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Simple PHP Tutorial

by: Jester
Page: 7 of 9
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Cookies and PHP, Mail()

Another great feature in PHP is cookie handling, PHP lets us do this with ease. The function we use to set a cooke is setcookie().


setcookie('username', $name);

It's as easy as that, the first parameter is the string name of the cookie, this cookie will now be know as username. The second value is the value which you want to store in the cookie, in this case it's a variable $name. The above is the bear minimum, this is the simplest cookie you can set, and this cookie will deleted when the user ends their session (closes their browser). We can define how long we wish a cookie to last:




It's as easy as that. Another function on PHP is time(). This simply returns the current UNIX timestamp, so we call this, and then add 31536000 seconds to it. What is 31536000 seconds? That's right, a year, so this cookie will last for one whole year. That is if the client doesn't delete it or something, anyways, the third parameter is the life of the cookie, how long we want it to last, if this is left undeclared the cookie is deleted when the user's session ends. If we wish to delete a user's cookie we can simply set the life to a time in the past, e.g.: time() - 3600. That will set the user's cookie life to one hour in the past, deleting it. Remember, cookies must be deleted with the same parameters they were set with.


We can also use a forth parameter, the fourth parameter is the cookie path.



The fourth parameter defines a path from which the cookie can be accessed. In the above example only scripts inside /jesteruk/folder/ will be able to access the cookie ($username), in scripts outside this folder the cookie will be unavailable.


Yup, there's a fifth parameter, the fifth parameter defines a hostname that can retrieve the cookie.



The fifth parameter is the domain which can retrieve this cookie. Normally a cookie can only be accessed by the domain that set it, otherwise sites would be able to get private information from cookies set by other sites. With this parameter we can define another domain which can retrieve the cookie we are setting.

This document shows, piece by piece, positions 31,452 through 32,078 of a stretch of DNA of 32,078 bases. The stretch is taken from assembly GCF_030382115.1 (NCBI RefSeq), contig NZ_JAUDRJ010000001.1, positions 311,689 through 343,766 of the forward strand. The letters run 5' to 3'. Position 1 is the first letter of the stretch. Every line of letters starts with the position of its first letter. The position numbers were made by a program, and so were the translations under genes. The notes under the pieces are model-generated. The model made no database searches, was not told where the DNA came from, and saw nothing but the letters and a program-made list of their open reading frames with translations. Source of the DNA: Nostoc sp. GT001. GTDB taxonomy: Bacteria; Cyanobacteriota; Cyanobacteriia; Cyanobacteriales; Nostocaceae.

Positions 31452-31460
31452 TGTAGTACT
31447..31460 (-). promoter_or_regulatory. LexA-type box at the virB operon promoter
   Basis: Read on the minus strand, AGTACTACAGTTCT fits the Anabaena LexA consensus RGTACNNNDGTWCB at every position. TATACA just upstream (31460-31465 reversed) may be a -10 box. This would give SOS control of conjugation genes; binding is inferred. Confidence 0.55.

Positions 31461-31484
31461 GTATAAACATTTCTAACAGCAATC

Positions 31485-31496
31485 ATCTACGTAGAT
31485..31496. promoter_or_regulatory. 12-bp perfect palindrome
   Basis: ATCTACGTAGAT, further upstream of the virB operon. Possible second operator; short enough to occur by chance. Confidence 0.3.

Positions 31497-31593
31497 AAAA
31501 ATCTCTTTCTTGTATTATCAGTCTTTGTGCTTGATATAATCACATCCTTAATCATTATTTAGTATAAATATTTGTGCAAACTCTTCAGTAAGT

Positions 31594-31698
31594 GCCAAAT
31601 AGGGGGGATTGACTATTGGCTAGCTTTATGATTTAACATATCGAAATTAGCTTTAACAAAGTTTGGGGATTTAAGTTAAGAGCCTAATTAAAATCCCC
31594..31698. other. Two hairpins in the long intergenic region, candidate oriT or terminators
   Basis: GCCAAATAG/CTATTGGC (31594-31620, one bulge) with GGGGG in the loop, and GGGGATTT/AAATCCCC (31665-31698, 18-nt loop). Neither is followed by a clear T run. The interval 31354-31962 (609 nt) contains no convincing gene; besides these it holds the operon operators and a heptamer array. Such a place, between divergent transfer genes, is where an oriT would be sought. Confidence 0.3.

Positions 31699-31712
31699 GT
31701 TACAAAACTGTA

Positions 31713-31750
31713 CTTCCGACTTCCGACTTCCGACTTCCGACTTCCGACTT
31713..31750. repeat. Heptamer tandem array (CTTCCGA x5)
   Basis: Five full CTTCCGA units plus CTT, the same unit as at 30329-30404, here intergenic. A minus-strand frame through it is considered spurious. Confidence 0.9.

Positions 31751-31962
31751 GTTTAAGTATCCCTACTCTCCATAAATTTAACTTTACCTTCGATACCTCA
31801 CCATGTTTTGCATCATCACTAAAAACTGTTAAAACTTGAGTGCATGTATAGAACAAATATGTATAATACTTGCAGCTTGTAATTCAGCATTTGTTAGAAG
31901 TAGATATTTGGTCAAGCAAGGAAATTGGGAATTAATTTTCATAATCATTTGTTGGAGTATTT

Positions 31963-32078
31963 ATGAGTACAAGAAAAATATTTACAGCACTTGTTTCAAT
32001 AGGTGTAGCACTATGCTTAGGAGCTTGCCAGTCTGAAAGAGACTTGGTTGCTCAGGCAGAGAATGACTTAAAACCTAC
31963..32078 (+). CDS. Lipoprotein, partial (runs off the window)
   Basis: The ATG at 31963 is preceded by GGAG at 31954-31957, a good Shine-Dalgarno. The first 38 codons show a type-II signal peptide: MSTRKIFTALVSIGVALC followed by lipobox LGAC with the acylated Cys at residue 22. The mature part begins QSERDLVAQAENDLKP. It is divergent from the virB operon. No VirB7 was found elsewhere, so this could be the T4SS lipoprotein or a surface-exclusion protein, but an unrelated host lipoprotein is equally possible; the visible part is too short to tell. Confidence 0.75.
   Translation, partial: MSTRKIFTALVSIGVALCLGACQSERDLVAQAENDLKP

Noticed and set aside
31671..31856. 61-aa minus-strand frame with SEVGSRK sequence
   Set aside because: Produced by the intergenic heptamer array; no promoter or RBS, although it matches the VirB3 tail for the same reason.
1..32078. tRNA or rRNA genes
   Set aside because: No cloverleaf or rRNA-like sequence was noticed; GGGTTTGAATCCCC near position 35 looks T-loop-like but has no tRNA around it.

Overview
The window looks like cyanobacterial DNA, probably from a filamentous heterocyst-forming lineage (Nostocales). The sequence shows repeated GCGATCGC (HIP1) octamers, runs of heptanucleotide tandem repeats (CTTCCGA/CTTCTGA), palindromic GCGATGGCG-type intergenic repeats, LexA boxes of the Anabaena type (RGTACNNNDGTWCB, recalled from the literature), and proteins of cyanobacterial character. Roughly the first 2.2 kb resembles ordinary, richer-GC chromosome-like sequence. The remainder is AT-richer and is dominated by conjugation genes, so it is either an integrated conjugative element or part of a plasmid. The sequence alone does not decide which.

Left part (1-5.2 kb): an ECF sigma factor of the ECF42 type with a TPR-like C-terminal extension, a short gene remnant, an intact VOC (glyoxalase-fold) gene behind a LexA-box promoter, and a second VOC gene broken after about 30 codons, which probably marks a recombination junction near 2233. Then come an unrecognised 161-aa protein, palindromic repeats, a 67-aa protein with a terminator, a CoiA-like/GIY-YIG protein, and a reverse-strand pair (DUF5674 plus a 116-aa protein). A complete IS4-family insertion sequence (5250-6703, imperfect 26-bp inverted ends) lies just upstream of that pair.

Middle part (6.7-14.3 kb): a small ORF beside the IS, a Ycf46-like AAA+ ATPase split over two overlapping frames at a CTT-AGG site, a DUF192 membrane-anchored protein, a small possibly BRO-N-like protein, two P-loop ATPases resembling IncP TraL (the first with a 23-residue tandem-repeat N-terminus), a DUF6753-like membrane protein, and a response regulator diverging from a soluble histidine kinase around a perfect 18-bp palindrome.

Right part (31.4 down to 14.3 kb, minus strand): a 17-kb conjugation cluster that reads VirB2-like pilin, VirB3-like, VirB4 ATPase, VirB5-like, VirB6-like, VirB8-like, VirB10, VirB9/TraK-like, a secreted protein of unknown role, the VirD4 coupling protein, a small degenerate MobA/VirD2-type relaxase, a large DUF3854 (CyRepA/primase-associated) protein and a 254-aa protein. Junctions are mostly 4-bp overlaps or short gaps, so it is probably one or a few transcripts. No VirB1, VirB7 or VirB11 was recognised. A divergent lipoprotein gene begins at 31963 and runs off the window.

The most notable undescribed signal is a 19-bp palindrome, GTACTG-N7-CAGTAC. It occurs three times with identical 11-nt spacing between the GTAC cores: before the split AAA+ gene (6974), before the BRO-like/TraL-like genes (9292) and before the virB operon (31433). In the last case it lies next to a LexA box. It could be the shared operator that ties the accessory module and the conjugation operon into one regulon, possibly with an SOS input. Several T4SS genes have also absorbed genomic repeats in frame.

Retrieving the Cookie

Once you have set a cookie on a user's system, it is only available when they load the next page. The cookie can be accessed very easily:




When the cookie is set the value is automatically URL encoded, when the script retrieves a cookie, it automatically decodes the value, so you don't have to worry about that.

Always remember, a limitation of cookies is that you have to set it before you can send the HTTP headers. In other words, always do all your cookie setting BEFORE you output any HTML, otherwise the cookie will not be set and your page will have an ugly error stuck on it.


Mail()


Another thing made easy in PHP is sending mail. We use the mail() function.



Simple eh? The first parameter is the address to which the email is destined. The second is the subject of the email. The third parameter is the actual message. This is the minimal use of this function. By using a fourth parameter we can add additional headers to our email.




This allows us to define raw headers to be sent with the E-Mail, such as an address for the receiver to reply to, an address so the receiver can see who the E-Mail was from. The headers should be separated with rn

Sending mail in this way makes it very easy, we don't have to actually "talk" to the sendmail program as we would if we were using Perl, although this can still be done is desired. We can use string building techniques to build an E-Mail message:




By using the .= operator we're telling PHP to append the text in the quotes onto the end of the data already stored in $message, allowing us to build up a formatted message. We can also send HTML E-Mail:




The Content-type header allows us to send the E-Mail as HTML, so we can include tables and format the E-Mail as we would a HTML page. The default is plain text, so if you want to send it as HTML you have to include the header.



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